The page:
Finally, “housing for senior citizens” includes housing that is occupied only by persons who are at least age 62, or housing that is operated for occupancy by persons who are at least age 55 and that meets other occupancy, policy and reporting requirements stated in the law. The owner cannot discriminate on the basis of medical condition or age. A person in a single-family dwelling who advertises for a roommate may express a preference on the basis of gender, if living areas (such as the kitchen, living room, or bathroom) will be shared by the roommate. (See Government Code Sections 12927(a)(2)(A), 12955(c); Civil Code Sections 51,51.2, Government Code Section 12948; Government Code Section 12927(c)(2)(B).).

If a landlord refuses to rent to you because of your race or national origin), you may have several legal remedies, including:

  • Recovery of out-of-pocket losses.
  • An injunction prohibiting the unlawful practice.
  • Access to housing that the landlord denied you.
  • Damages for emotional distress.
  • Civil penalties or punitive damages.
  • Attorney’s fees.

 

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Non-Compete Clauses

non-competeA Non-compete clause limits the employment of the employee after termination for a specific amount of time in a given area and field of expertise. Its purpose is typically to: (1) protect trade secrets, and (2) limit employees who possess the knowledge and skills in the given area.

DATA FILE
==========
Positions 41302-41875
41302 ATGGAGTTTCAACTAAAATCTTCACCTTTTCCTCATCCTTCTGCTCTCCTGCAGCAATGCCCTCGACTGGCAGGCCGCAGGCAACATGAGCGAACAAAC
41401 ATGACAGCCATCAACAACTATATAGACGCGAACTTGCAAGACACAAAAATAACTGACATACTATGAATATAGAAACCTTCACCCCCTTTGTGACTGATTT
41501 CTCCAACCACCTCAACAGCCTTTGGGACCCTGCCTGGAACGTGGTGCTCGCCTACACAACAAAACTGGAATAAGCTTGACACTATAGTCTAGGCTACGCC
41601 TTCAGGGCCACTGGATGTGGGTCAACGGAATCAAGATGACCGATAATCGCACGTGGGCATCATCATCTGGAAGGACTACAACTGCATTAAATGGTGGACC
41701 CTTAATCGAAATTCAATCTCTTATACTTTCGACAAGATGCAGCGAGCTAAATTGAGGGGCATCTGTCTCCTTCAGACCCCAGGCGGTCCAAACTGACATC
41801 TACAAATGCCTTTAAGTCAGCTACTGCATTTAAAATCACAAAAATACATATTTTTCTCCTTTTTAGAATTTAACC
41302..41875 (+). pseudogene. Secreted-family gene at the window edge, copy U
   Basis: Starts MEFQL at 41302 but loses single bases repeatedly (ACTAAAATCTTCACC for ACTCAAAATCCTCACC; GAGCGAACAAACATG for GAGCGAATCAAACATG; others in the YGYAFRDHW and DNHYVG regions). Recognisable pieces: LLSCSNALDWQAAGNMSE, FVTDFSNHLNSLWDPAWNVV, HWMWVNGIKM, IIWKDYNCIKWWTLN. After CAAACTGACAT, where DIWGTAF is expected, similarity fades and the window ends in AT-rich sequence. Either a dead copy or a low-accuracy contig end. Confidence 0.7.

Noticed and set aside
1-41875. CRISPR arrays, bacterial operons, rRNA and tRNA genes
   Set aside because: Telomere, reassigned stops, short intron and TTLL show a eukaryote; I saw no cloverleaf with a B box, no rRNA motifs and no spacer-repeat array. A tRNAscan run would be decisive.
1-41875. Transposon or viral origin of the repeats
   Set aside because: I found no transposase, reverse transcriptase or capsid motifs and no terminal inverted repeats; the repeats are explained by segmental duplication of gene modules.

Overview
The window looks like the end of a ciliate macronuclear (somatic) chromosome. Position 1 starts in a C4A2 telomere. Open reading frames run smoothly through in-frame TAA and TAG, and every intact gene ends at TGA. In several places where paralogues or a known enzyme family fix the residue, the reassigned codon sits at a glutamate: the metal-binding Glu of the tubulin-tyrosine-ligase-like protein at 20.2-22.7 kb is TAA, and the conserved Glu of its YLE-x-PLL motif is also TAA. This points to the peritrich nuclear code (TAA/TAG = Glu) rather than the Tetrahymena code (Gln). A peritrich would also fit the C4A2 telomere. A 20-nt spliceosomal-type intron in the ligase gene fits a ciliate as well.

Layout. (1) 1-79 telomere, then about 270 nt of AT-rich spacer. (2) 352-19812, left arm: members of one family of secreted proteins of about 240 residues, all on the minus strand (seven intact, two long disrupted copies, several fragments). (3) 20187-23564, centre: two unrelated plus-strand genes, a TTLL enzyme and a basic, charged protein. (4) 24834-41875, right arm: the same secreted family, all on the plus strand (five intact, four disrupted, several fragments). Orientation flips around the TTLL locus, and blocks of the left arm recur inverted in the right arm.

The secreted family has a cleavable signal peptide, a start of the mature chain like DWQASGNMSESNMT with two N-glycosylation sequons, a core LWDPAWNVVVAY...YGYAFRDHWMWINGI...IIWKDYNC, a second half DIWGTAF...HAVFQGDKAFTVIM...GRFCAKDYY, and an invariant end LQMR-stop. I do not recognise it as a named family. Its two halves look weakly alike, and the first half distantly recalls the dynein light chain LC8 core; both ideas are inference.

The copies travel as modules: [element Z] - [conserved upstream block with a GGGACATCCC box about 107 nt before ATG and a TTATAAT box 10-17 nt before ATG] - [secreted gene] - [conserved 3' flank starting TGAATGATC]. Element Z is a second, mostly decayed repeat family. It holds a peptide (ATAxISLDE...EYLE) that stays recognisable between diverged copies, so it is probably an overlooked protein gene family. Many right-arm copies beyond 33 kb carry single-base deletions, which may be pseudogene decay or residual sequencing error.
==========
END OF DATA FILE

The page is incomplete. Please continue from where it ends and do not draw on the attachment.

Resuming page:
(1) Trade secrets are limited by a non-disclosure agreement, which contains a list of particular secrets of the trade. It may also contain sales strategies and client lists. (2) Employment limitation is focused on the market niche and geographic area, usually for up to three years. Overbroad limitations will be stricken and deemed unenforceable, especially where they are overly restrictive.

A provision should be included, which clearly states that “in the absence of any provision thereof deemed unenforceable,” the remaining portion of the Agreement shall be enforced.

What is more, non-compete agreements must involve some give-and-take (consideration). If a non-compete is signed only after the employment began, without any extra payment or advantage to the party, the proffering party (employer) is running the risk of the clause being stricken by the court (for lack of consideration). The employer is traditionally the drafter of the non-compete, thus bears the burden of proof that any restriction is reasonable and necessary to protect against unfair competition.